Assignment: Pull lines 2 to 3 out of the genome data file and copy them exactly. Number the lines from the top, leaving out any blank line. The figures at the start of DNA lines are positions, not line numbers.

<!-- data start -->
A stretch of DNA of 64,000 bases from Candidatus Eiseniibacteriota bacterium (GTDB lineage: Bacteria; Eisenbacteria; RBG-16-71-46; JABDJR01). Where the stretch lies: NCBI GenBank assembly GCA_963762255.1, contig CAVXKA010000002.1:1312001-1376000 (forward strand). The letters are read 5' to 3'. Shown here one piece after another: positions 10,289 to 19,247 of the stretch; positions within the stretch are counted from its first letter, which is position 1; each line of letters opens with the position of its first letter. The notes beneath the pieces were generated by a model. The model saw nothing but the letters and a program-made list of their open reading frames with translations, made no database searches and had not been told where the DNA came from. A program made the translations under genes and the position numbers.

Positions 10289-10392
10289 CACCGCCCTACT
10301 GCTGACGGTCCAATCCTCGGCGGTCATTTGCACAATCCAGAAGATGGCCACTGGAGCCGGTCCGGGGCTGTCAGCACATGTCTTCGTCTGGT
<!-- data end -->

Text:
Positions 10289-10392
10289 CACCGCCCTACT